By asking this question, you get to know if your agent can propose a policy explicitly designed for protection with the least premium. 

This is beneficial to you because 

  • you can have adequate insurance, 
  • without overpaying for the protection and 
  • end up with more capital to invest and grow your wealth more efficiently. 

Back to the hiking metaphor, you bring just enough water for the journey, so you can also take along a camera and snacks to enjoy the hike.

Try asking this same question to different insurance agents. You will get several different proposals, even when the agents actually represent the same company.

Let’s get to the next question you should ask:

Question #3 to the agent: Do you also purchase this same policy?

I can accept a barber who doesn’t cut his own hair. But if a chef doesn’t like his own cooking, I don’t see a reason why I should eat at his restaurant.

Similarly, if a policy is good, the agent should have one for himself or his family members. If not, we would like to know the reasons and see if his explanation makes sense.

For example, your agent might try to sell you a savings plan. This type of endowment plan provides low coverage but high cash value. In fact, this kind of plan is much easier to sell because you don’t need to pay the premium for your whole life. And you’ll get back relatively higher cash value in the future compared to other plans designed for protection purposes. It is an excellent force-saving system for people without discipline, so that they can automatically contribute to a savings plan and at least build up some retirement fund 20-30 years later.

The only problem is that the plan is not providing superb returns. You are already on the winning side if you can get a compounded growth rate of better than a fixed deposit. However, it is not as efficient compared to investments in the equity market and property market.

So some agents also don’t buy this type of savings plan themselves. But they do market it because it is relatively easier to sell, and the premium is usually higher. Therefore, they get higher commissions too. Here is a confession: I plead guilty myself because there was a period that I actively sold this type of policy to my clients too.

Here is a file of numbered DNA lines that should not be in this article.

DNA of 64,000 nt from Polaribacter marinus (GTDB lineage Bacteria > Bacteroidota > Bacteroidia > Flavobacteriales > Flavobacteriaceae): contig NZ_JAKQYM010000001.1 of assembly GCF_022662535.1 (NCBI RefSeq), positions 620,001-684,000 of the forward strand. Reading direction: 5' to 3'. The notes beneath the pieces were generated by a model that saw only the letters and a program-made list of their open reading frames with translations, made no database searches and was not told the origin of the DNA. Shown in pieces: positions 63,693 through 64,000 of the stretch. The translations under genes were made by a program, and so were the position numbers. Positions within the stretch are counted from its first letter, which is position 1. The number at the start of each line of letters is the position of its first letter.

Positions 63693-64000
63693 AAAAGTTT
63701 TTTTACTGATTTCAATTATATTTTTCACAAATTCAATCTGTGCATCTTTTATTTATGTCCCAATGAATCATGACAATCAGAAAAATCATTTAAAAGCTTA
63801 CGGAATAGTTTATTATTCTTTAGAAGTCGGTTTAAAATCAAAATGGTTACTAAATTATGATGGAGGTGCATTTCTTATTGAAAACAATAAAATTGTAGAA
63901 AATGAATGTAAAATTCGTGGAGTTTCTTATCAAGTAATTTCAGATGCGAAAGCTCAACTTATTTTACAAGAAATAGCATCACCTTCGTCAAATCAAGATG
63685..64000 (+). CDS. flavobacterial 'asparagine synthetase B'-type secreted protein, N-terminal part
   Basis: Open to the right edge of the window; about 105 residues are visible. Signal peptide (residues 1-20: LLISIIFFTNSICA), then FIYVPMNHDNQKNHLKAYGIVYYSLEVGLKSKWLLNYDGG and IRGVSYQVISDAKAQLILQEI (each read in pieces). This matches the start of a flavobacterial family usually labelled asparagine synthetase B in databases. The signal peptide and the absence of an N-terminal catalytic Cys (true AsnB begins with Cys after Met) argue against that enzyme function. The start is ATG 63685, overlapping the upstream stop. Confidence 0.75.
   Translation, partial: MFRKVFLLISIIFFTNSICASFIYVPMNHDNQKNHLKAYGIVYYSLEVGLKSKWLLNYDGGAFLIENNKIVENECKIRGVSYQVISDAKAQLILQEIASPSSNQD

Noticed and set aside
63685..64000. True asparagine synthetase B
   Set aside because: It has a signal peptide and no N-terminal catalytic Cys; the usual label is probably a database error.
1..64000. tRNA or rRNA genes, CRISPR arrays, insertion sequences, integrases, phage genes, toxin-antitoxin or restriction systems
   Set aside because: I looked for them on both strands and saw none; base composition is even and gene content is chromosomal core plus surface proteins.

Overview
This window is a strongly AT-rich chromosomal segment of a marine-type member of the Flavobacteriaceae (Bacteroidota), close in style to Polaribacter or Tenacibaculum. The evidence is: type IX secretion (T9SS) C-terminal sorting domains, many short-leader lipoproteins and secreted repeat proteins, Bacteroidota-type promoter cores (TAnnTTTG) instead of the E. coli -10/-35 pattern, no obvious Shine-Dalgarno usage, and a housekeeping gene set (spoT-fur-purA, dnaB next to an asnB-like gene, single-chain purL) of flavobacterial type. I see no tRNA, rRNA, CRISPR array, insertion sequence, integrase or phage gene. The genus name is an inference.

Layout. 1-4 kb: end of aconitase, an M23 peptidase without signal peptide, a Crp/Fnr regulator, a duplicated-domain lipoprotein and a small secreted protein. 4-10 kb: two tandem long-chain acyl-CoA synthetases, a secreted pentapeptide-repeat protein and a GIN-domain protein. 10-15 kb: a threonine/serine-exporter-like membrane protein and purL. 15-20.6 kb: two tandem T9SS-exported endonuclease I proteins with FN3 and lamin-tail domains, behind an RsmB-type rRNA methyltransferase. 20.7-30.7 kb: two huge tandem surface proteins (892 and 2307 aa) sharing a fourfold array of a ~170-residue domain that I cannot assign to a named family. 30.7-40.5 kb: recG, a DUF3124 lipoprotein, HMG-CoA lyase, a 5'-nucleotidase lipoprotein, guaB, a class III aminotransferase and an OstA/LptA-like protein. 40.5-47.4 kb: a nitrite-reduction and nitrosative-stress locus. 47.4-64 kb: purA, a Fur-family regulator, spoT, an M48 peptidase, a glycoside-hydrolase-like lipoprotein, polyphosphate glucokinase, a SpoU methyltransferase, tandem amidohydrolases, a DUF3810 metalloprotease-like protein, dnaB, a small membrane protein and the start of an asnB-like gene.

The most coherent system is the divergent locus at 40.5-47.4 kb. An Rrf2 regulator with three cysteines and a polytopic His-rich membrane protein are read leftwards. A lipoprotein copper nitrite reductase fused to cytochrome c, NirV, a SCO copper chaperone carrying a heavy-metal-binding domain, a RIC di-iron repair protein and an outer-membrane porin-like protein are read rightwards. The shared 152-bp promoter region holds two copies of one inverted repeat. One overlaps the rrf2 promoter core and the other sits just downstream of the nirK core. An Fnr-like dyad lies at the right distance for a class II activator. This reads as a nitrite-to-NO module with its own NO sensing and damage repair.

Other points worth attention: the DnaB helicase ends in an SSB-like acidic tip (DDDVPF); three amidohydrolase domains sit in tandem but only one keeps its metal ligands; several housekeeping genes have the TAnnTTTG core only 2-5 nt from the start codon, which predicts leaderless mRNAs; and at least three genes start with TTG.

But I don’t buy the policy for myself or my family. I think you will encounter many agents who market only savings plans and don’t buy one for themselves. 

It raises a red flag when someone doesn’t eat his own cooking.

This leads us to the relevant

Question #4: What are the disadvantages of this policy?

Every type of policy serves a specific purpose. So each policy is sure to have its downside. If your agent keeps saying that this is the perfect policy and you will surely win, please beware. 

If your agents can explain the disadvantages of a policy well, that means he has good product knowledge. 

For example, a group term life policy is suitable to get death benefit coverage at a low premium. But the problem is you couldn’t add a medical card bundled together. 

An endowment plan is suitable as a force-saving tool. But the return is mediocre. If you depend on it to save for retirement, it will take longer and yield a much lower return than equity investment in the long term.

My favourite type of policy is the investment-linked plan because it is transparent, flexible, and provides the most comprehensive coverage. And if quoted appropriately, you can get the best coverage with the lowest premium. However, the only downside is that it is complicated to understand.

Some insurance agents also don’t understand how it works and have never sold one ILP ever. If your agent can explain to you the nitty-gritty of ILP, that shows that you have found a very knowledgeable agent. 

And finally, a sensitive question to ask. Most agents will be uncomfortable answering. But an experienced agent will handle this really well.

Question #5: How much commission will you get from this policy?